Question of the Day (SAT & ACT): Jan. 17, 2014

If you are reading this in an email you received from me, do not click the link to below. Use the link to my website that is farther down on the email. (This link takes you to today’s question. If you use my archive, you will see the question related to my SAT explanation for that date.)

The key to Sentence Completion Questions is always to identify the topic of the sentence and then predict a word for each of the blanks before looking at the answers.  That is because the sentences will sound like topic sentences for paragraphs and the right answer will always sound like a word that belongs in the paragraph.

The answer is D.

For example, in this case the subject of the sentence is the “jellyfish” and we are told that it is in a “graceful, seemingly _____ drift, but…”That’s the topic: the jellyfish is just floating along and appears peaceful/non-dangerous but…”  Sometimes I just use a word that is in the sentence because then I know it has to be consistent.  How about using “non-poisonous?”  Or I could have used a phrase like “not harmful.”  The key word is “but” which warns me the last part of the sentence will contradict the word in the blank.  Be sure you watch for and underline “direction” words.  “But” tells us there’s a change in direction from positive/neutral to negative.  However, on the other hand, contrary to, and nevertheless are some other words that signal a change in direction.  There are many others.

Which answer is a synonym for “non-poisonous?”  Even though you may not know some of the words, using your prediction, you should be able to eliminate words (and that’s a wonderful strategy).  Remember you only need to eliminate one answer before guessing at the remaining answers;  statistically that can raise your score.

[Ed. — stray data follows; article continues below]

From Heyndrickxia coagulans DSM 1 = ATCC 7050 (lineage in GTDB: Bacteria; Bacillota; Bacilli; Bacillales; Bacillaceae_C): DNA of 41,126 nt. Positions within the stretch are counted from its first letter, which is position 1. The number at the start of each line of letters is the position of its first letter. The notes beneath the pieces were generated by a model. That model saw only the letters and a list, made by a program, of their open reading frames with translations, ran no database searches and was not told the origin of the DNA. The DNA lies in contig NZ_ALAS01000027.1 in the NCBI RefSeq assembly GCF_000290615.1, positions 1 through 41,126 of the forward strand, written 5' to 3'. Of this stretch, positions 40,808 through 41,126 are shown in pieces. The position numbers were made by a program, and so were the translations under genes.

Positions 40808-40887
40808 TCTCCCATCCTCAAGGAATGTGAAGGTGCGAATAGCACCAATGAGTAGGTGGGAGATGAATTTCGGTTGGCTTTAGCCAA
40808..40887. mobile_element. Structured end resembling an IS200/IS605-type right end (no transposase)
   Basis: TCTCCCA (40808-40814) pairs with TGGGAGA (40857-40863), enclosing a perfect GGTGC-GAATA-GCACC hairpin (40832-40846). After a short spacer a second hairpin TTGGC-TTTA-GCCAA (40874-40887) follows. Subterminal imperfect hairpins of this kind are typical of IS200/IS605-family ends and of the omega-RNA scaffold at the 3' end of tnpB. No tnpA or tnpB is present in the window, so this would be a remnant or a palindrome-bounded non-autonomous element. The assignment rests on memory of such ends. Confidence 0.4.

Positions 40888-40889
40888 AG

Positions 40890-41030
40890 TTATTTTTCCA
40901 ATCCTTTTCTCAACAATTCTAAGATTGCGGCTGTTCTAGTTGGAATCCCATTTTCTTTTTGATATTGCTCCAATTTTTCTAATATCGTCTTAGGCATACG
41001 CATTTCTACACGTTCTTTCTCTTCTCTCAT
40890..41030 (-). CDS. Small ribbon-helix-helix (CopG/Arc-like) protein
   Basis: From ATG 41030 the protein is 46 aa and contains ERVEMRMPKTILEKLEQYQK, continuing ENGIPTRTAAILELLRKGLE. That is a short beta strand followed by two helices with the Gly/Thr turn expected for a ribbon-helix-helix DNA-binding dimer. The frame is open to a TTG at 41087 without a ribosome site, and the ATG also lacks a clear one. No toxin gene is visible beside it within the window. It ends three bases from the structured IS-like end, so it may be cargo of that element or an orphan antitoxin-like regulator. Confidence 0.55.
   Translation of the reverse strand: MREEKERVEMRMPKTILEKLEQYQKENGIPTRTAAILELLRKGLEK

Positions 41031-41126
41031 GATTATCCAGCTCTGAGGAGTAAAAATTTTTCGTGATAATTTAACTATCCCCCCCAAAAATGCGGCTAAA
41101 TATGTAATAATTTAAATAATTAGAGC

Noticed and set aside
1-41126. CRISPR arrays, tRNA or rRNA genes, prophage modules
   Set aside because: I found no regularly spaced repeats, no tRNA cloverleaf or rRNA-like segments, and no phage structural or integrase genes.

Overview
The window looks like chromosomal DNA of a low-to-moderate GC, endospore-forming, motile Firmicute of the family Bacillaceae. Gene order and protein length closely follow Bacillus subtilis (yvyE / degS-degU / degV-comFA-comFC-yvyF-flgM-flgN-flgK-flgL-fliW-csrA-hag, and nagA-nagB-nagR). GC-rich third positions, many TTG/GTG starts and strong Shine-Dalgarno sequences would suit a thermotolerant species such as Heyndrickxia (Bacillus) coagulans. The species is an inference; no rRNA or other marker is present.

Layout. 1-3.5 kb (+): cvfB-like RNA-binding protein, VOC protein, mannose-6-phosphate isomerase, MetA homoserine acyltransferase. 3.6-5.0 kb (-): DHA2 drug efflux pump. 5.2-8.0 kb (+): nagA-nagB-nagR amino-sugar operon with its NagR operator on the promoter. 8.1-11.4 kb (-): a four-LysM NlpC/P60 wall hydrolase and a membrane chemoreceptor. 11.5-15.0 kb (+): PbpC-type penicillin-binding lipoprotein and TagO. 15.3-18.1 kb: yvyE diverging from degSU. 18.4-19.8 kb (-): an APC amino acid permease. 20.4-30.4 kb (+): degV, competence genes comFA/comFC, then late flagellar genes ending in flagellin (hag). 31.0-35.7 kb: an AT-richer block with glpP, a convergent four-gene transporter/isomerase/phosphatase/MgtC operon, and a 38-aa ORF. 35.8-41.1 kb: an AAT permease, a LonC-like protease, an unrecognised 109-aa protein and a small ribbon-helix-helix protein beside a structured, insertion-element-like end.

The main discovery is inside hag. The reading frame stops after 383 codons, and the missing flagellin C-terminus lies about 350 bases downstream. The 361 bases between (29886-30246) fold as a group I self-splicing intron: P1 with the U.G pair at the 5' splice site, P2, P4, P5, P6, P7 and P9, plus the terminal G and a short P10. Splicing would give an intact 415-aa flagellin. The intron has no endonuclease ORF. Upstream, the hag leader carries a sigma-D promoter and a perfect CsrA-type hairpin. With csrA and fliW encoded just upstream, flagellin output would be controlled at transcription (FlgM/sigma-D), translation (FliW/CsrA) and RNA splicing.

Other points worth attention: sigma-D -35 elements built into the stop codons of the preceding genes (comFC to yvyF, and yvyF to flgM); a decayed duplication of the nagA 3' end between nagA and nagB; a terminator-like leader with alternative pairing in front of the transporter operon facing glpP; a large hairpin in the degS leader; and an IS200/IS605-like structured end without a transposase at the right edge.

Let’s see what the ACT folks have for us today.

ACT Question of the Day: Use your “back” button to return to my website after reading the ACT Question of the Day.

The answer is J.  Cool, there’s our friend “but” again this morning!  After you read the sentence with 6 in it, you’ll note in the next sentence or two that the Radio Division had no control over radio stations.  So, “but” is signaling the change from having authority (license stations) to “no power.”   The alternate answers of because, since, and thus do not signal a shift in direction which makes them wrong.  BTW, do you know the difference between because and since?  It is a common mistake made by writers.  Because refers to a cause and effect relationship while since is related to  sequences related to time.   “He qualified for the job because he had the necessary training,” vs. “He has been working in the job since he completed his training.”

Durn, it is cold today!  What an awful day for my heater to go out.  Help is on the way.

Many of you have a day off after final exams.  Do something to treat yourself.  Hot cocoa would work–maybe put some marshmallows in it!  Dip in a cookie.  You deserve it.  When you finish your treat, go work on your grammar: is a good place to start.

The SAT & ACT Wizard

About Bob Alexander

Bob has been a professional educator starting with teaching biology, becoming a school administrator, and then working as an education lobbyist in Washington, DC. He got his start in national testing by becoming a consulting test writer, later joining Kaplan as a director, and finally starting his own business in 1995. He has written numerous books, consulted for school districts and colleges, developed his website and been featured on a DVD set. He offers SAT and ACT prep classes and tutors individuals and small groups of students in central Florida.
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